Make rice more interesting by baking it with other ingredients.

Can You Cook Rice by Baking?

by Joanne Thomas

If you enjoy rice as a side dish, consider baking plain rice or a rice-based recipe in the oven instead of boiling or steaming. This alternative cooking method involves minimal fuss and is especially handy when you're already using the oven to cook another dish. Baking rice also lends itself to one-pot meals such as casseroles and South Asian biriyanis, which add a lot of flavor to the rice as it blends with vegeatables, meat and seasonings. Spanish paellas and Italian risottos also work well as baked rice meals.

Basic Baked Rice

Preparing rice for baking is essentially the same as preparing it for boiling, but instead of a pan, you use a baking dish with a lid or foil. Any oven-proof dish will work as long as there's enough room for the rice to expand as it cooks. Wash the rice in cold water, place it in the bottom of the dish and cover it with one to two parts boiling water to one part rice. Some cookbooks recommend soaking the rice for 30 minutes or more before cooking it, but this step is not essential. Cover the dish with the lid or foil and place it in an oven preheated to 300 to 375 degrees F. Bake the rice for about 20 to 25 minutes, then remove the lid and test a piece. If the rice isn't done yet, replace the lid and continue to bake it for up to an hour. Add a little more hot water if the pan is starting to get dry. Brown rice generally requires a longer baking time and additional liquid. If you want to give the baked rice a nice crusty top, remove the lid for the final 10 minutes of baking.

Flavored Baked Rice

Make your baked rice more flavorful by substituting some or all of the water with chicken stock, red or white wine, a can of chopped tomatoes with the juice or coconut milk. Add a pinch of fresh or dried herbs and spices, minced garlic, lemon zest and juice or tomato paste to add some dimension. Include canned beans to the baked rice to make it a more substantial side dish, or add vegetables: saute onions, mushrooms or bell peppers with a little oil or butter before adding them to the baking dish with the rice, or simply add frozen vegetables, such as peas corn or spinach, or and spinach to the rice dish before baking..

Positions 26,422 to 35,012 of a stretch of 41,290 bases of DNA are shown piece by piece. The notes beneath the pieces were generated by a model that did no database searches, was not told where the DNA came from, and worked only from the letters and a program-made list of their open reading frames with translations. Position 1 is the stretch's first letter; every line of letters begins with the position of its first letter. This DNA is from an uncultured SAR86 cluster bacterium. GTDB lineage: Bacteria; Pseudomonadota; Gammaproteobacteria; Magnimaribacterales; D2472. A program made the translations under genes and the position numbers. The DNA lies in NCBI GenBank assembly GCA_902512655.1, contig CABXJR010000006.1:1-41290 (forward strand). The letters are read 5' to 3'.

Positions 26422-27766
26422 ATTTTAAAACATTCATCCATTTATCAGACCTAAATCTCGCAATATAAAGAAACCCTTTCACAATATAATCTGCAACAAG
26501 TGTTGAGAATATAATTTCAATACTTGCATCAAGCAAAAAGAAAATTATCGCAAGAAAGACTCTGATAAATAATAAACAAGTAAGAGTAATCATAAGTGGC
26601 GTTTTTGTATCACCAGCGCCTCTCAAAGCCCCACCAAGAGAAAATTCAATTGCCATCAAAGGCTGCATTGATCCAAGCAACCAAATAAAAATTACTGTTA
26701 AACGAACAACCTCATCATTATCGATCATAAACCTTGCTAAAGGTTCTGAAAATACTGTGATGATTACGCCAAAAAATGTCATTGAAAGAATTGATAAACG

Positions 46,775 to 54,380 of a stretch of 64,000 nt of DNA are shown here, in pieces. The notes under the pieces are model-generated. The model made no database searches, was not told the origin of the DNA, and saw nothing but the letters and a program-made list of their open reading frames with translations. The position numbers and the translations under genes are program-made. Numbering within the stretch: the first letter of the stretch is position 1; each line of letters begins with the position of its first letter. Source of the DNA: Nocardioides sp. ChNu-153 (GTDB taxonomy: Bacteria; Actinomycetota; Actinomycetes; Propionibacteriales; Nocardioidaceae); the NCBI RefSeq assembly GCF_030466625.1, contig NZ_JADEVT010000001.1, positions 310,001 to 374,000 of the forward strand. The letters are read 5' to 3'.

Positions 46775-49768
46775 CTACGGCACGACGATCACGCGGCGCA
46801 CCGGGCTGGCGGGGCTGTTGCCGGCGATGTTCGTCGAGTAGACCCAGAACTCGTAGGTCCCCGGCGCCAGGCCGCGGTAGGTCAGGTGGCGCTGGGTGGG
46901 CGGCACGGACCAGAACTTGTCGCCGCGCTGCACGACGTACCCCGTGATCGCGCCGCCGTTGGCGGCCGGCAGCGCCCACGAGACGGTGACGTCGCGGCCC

Baked Rice Meals

Bake rice topped with layers of vegetables, meat and a sauce for an all-in-one meal. By adjusting the cooking time and oven temperature, you can adapt the technique to incorporate whole or chopped cuts of meat, either raw or precooked. Chicken, for instance, can be left on the bone for more flavor or sliced into bite-sized pieces. Pork chops, lamb chops, whole or sliced sausages, ground beef and canned tuna all work well. For the sauce, use store-bought spaghetti sauce, curry sauce cream of mushroom soup, or make your own. Add water or stock to the sauce to make up enough liquid to cook the rice. For a paella-inspired dish, use chicken, chicken stock, onion, garlic, peppers and Spanish sausage seasoned with paprika, oregano and saffron. For the final 10 minutes of cooking, remove the lid and add shellfish such as shrimp. Use garlic, ginger, chilies and aromatics like cardamom and cloves for an Indian-flavored baked rice dish. Use basmati rice and serve with a dollop of yogurt, or use a base of jasmine rice cooked with a blend of Thai curry paste, coconut milk and chicken stock.

Baked Rice Desserts

Bake rice with milk or cream and add some sugar to transform it into an easy dessert. Rice pudding is traditionally made with short grain rice, which yields a soft, gooey consistency. Butter a dish, add the rice and milk or cream and bake it uncovered for up to an hour or until the rice is soft and the top has developed a golden skin. Liven up a plain rice pudding with sweeteners like honey or maple syrup or enrich it with a few extra pats of butter. Throw in some dried fruit, berries, chopped apples or bananas, shredded coconut or chopped nuts. For a gourmet touch, add strong coffee, cinnamon, cocoa powder and chocolate chips, vanilla or lemon zest. Serve rice pudding hot or cold.


About the Author

A writer of diverse interests, Joanne Thomas has penned pieces about road trips for Hyundai, children's craft projects for Disney and wine cocktails for Robert Mondavi. She has lived on three continents and currently resides in Los Angeles, where she is co-owner and editor of a weekly newspaper. Thomas holds a BSc in politics from the University of Bristol, England.

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